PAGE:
The archaeological exhibit “Nubia: Land of the Black Pharaohs” will be featured at the Drents Museum starting in December.
By Marieke Bos / Translation by Traci White
Roughly 300 items from the Nubian collection of the Museum of Fine Arts in Boston will be on display in Assen. Nubia is a region in the Nile river valley south of Egypt and north of the current borders of (north) Sudan. Nubian history is closely linked with the fate of the pharaohs in Egypt.
The Nubian items, dated between 2400 BC and 350 AD, tell the story of the love-hate relationship between ancient Egypt and the Nubian kingdom.
Between 1916 and 1920, researchers from the museum in Boston were involved in the excavation operations where the items were discovered. One of the highlights of the is the contents of the tomb of King Tahargo, including 60 shawbatis (funerary figurines shaped like mummies that would serve the deceased in the after life). Inscriptions on the shawbatis state that the figurines served the late king.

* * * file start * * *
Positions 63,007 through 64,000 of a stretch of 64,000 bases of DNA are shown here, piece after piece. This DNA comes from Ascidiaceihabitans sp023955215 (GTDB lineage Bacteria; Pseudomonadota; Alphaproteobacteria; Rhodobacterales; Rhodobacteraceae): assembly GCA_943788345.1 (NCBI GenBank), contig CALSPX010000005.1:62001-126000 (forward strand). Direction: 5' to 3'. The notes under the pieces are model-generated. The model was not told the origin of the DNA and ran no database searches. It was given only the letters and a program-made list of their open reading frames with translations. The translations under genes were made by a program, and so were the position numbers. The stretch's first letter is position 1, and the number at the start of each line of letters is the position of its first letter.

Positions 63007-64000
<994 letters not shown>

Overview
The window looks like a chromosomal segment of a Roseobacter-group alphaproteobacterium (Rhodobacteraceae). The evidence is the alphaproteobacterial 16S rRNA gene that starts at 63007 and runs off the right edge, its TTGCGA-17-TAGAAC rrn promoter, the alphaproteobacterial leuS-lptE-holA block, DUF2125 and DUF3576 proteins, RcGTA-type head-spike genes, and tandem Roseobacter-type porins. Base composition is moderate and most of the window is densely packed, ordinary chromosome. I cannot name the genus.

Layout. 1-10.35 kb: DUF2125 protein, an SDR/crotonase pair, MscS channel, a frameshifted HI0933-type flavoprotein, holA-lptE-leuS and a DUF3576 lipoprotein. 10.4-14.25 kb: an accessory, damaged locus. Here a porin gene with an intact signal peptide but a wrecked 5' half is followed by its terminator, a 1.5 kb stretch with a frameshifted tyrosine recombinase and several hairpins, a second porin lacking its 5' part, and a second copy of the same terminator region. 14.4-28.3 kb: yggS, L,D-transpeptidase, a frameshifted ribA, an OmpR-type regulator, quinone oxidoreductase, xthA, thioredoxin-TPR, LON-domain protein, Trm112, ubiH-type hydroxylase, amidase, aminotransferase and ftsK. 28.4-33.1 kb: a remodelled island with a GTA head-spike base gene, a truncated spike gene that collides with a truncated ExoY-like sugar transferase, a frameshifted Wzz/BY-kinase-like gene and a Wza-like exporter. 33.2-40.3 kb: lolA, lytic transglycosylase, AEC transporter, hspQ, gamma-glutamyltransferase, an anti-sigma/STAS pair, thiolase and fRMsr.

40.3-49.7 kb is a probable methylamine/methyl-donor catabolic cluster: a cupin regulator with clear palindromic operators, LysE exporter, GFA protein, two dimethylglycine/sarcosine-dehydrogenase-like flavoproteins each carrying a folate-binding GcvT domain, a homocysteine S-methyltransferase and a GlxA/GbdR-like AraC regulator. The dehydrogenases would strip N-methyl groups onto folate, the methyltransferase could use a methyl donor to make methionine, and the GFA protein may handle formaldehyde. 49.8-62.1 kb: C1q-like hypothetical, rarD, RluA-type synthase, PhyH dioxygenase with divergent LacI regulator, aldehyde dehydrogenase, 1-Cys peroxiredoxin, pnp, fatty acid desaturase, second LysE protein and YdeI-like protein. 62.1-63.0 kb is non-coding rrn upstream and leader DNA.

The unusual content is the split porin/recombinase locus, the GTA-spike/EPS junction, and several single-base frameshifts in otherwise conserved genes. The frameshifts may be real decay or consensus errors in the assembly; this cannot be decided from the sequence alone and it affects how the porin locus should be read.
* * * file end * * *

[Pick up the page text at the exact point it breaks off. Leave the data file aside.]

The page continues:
Drents Museum general director Harry Tupan was in the United States last week to sign the contract for the exhibit. “It’s a huge honour to be able to work with one of the biggest and most famous museums in America”, says Tupan. “The Museum of Fine Arts sees the Drents Museum as a partner for future exhibits.”
The Drents Museum has a strong track record of high profile archaeological exhibits, including the Terracotta Army of Xi’an (2008), the Dead Sea Scrolls (2012), the Mayans (2016) and Iran: Cradle of Civilization (June 2018).
Photo courtesy of the Boston Museum of Fine Arts
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